Previous research has shown that a perinatal obesogenic, high-fat diet (HFD) is able to exacerbate ozone-induced adverse effects on lung function, injury, and inflammation in offspring, and it has been suggested that mitochondrial dysfunction is implicated herein. The aim of this study was to investigate whether a perinatal obesogenic HFD affects ozone-induced changes in offspring pulmonary oxidant status and the molecular control of mitochondrial function. For this purpose, female Long-Evans rats were fed a control diet or HFD before and during gestation, and during lactation, after which the offspring were acutely exposed to filtered air or ozone at a young-adult age (forty days). Directly following this exposure, the offspring lungs were examined for markers related to oxidative stress; oxidative phosphorylation; and mitochondrial fusion, fission, biogenesis, and mitophagy. Acute ozone exposure significantly increased pulmonary oxidant status and upregulated the molecular machinery that controls receptor-mediated mitophagy. In female offspring, a perinatal HFD exacerbated these responses, whereas in male offspring, responses were similar for both diet groups. The expression of the genes and proteins involved in oxidative phosphorylation and mitochondrial biogenesis, fusion, and fission was not affected by ozone exposure or perinatal HFD. These findings suggest that a perinatal HFD influences ozone-induced responses on pulmonary oxidant status and the molecular control of mitophagy in female rat offspring.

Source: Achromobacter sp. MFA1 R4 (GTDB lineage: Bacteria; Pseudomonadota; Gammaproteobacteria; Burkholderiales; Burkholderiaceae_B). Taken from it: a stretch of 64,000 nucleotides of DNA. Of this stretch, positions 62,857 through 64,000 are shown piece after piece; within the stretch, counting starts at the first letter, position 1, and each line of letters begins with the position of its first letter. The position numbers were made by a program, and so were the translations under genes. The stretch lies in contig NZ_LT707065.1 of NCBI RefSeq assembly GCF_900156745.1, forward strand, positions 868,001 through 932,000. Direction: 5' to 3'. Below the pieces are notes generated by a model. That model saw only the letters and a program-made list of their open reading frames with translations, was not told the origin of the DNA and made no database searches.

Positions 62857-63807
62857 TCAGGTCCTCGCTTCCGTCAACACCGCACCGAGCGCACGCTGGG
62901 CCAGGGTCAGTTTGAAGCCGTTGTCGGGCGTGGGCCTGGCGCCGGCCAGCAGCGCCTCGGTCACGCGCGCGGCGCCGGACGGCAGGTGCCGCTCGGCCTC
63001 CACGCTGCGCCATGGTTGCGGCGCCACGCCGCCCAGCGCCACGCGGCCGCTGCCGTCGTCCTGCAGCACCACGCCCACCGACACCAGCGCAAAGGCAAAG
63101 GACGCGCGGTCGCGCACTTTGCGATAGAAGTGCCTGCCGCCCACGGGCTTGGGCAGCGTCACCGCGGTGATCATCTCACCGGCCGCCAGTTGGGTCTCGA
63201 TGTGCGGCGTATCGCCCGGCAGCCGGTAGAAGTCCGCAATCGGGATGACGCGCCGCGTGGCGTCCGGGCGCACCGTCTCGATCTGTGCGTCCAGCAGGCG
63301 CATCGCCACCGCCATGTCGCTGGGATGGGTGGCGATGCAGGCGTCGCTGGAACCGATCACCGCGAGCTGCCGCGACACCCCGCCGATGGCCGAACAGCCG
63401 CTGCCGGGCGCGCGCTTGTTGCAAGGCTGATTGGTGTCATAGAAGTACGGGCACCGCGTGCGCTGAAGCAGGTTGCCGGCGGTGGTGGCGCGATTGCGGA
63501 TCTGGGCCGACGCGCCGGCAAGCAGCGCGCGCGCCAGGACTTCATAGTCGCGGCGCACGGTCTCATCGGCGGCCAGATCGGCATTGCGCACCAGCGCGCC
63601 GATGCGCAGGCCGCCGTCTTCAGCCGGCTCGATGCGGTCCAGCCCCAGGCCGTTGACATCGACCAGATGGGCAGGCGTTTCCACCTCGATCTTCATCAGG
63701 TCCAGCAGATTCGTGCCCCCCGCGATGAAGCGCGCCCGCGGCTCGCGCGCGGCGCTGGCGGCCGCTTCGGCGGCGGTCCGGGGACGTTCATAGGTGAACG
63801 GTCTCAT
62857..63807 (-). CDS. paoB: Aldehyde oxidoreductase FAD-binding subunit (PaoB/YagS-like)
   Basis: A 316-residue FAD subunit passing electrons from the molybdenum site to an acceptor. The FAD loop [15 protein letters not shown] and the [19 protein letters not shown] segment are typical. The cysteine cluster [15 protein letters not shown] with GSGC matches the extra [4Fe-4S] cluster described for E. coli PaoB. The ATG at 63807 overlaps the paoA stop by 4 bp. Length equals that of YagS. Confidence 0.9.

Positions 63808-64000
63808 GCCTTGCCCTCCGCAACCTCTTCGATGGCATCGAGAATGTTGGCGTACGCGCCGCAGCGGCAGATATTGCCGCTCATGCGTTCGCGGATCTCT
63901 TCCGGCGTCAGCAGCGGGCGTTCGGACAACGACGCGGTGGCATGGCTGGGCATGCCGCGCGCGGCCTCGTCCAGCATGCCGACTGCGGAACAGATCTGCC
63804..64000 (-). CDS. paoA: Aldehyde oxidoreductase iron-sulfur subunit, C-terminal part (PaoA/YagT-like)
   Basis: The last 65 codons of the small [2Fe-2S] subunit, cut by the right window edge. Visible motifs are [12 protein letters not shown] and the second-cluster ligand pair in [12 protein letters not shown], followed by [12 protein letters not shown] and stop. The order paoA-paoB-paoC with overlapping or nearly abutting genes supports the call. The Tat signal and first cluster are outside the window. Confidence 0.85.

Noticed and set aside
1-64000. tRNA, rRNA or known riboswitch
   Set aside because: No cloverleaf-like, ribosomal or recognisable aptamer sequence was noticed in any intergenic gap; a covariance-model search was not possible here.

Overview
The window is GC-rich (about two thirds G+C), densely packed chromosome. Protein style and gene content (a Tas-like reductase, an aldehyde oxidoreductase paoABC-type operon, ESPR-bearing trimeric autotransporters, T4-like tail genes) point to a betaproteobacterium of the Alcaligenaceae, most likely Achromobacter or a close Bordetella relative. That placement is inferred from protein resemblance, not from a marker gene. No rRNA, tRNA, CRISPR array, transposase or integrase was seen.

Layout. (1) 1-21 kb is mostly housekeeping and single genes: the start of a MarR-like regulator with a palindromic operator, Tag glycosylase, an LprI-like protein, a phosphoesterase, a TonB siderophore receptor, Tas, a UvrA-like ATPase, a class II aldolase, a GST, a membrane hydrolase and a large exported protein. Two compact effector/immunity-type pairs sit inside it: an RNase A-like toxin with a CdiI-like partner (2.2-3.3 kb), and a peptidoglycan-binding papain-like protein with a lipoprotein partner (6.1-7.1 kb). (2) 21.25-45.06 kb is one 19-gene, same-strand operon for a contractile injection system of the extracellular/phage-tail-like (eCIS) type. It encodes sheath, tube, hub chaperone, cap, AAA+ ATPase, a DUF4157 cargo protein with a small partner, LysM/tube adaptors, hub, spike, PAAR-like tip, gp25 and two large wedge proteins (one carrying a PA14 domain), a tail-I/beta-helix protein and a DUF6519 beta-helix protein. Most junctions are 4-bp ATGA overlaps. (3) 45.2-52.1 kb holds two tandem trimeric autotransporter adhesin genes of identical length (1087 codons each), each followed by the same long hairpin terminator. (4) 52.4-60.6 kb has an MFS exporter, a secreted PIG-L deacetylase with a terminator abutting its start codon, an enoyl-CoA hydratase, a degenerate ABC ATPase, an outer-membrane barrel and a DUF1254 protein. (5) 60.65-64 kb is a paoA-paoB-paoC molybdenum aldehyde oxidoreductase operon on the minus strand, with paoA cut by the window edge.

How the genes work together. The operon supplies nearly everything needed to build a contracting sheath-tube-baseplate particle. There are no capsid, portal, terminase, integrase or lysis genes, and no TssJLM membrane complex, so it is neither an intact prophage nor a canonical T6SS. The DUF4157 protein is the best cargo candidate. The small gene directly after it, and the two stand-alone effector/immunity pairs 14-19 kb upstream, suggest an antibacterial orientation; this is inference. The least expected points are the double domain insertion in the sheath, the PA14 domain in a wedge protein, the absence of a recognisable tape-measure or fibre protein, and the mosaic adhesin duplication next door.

Keywords: high-fat diet; mitochondria; obesity; oxidative stress; ozone; perinatal; pulmonary toxicity.